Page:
Tuesday, December 06, 2011

Moment of truth for the market

Right now market participants have to make the difficult decision as to whether the recent rally has "run its course" and may be poised to reverse and trade down in its trading range or "break out" for another "leg up." The market may spend the day "fluttering", undecided between taking a dive and rallying further.
 
Traders and short-term speculators will be trying to judge whether "this market" has the "juice" to break  out above the recent peaks of the Dow, at 12,170 and 12,231, and the summer peaks around 12,725, with the intervening psychological levels at 12,100, 12,250, and 12,500. It would appear to be unlikely that there is that much enthusiasm for such a substantial rally, but you never know, and that's what these guys have to judge. The short-term guys may indeed take a negative bias ("risk off") and simply wait for the market to prove them wrong.
 
Meanwhile, traders and speculators with a longer view are trying to decide whether there may be some light at the end of the tunnel six to nine to twelve months down the road, and if so then now may be a decent entry point, or at least "buying on weakness" as the rally wavers but doesn't completely fall apart.
 
Cynics may passionately believe that Europe and the euro are "doomed to fail", but just because they want that outcome doesn't mean it will occur. A lot of the difficulty in Europe right now is more political and even personal (big egos and face) rather than strictly technical or economic in nature. There are a number of paths they can pursue to "dodge the bullet" and it is simply a matter of letting the drama and theater of the personal politics play out before letting the pieces of the puzzle fall into place, not for some grand, ultimate solution, but simply "good enough" to muddle through to the next stage.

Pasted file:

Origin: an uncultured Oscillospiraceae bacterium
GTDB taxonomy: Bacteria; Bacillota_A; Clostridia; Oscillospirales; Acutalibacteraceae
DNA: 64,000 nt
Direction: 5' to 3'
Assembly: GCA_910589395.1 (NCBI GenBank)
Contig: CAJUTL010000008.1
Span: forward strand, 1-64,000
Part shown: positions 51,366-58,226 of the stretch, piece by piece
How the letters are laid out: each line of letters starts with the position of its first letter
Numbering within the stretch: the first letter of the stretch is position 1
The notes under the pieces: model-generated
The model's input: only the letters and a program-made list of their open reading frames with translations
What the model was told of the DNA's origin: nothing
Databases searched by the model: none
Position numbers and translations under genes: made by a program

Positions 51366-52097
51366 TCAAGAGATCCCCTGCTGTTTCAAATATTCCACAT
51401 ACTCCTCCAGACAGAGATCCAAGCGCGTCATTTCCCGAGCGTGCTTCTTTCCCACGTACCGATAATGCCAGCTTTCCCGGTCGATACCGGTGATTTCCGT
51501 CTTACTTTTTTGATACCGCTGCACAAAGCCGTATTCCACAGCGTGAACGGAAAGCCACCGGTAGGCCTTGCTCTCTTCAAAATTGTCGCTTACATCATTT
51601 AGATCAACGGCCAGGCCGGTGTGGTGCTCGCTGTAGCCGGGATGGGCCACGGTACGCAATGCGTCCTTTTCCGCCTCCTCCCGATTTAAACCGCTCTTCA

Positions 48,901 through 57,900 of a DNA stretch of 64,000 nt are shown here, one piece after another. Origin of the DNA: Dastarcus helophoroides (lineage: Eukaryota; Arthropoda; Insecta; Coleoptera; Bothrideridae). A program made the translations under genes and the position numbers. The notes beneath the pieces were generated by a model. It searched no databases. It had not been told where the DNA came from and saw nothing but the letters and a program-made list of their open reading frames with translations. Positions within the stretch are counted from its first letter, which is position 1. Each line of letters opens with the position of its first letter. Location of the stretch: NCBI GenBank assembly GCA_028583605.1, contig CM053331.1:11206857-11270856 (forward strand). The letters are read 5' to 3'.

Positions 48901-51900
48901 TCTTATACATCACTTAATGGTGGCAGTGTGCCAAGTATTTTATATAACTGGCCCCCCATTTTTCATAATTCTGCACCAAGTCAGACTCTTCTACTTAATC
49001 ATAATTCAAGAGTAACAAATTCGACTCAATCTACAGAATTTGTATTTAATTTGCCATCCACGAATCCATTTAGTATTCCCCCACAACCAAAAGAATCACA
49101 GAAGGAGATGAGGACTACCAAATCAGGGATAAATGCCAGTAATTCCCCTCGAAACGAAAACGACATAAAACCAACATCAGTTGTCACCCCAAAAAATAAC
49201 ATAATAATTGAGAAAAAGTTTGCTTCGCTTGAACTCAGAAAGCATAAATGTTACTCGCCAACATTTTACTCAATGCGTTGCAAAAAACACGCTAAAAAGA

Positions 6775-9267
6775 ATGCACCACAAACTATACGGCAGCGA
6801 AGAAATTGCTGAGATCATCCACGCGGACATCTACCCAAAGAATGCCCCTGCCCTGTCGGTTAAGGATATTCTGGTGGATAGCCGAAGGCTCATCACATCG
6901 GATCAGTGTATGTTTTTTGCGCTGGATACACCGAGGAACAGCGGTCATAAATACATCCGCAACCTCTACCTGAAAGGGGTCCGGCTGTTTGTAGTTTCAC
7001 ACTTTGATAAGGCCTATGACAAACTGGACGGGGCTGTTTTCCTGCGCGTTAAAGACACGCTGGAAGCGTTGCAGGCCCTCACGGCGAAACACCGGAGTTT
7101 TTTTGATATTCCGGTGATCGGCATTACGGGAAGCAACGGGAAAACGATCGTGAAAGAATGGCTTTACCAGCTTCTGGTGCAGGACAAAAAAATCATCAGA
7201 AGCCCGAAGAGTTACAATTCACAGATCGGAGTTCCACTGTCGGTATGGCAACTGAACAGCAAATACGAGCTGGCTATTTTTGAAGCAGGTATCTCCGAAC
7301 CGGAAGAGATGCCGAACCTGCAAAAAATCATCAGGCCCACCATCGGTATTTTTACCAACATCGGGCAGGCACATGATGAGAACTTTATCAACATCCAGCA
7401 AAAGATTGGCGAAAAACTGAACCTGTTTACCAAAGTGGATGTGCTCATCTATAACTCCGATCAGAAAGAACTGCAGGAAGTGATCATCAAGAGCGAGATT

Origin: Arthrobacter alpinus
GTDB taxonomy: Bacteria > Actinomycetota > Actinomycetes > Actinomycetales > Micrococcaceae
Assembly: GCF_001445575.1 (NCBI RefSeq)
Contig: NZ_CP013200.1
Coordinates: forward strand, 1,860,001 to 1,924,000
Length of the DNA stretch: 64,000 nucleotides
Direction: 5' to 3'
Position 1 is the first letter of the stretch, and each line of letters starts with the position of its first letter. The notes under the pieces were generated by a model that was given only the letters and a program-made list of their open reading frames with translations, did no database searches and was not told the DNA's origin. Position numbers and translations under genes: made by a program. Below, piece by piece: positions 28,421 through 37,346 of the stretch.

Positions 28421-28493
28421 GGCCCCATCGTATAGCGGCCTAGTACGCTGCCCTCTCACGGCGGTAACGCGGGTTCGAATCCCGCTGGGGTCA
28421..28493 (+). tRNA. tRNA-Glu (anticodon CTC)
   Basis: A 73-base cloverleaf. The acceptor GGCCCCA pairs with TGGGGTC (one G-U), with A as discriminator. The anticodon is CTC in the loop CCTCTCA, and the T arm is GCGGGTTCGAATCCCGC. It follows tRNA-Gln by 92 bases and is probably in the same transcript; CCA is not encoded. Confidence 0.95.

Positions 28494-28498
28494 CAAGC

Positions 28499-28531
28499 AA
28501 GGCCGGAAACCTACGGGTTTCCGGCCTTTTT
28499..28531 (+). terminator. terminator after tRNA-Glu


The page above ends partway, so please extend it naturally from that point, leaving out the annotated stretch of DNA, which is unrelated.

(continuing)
In short, we could see either a correction or another leg up, and with roughly equal probability due to the murkiness of the economic outlook for 2012. In truth, in theory (Dow Theory), the market itself is supposed to be the primary "barometer" for where the economy is headed nine months from now.
 
From a practical perspective, the two main daily market scenarios are: 1) start the day with a pop but see it fizzle and turn into a decline due to "sell into any rally" sentiment, and 2) start the day with a modest pullback, but see that negative sentiment quickly run its course and reverse into a rally for the day due to short covering. But if sentiment really does flip to "risk off" or a stronger sense of "risk on", then we would see stronger moves down or up.

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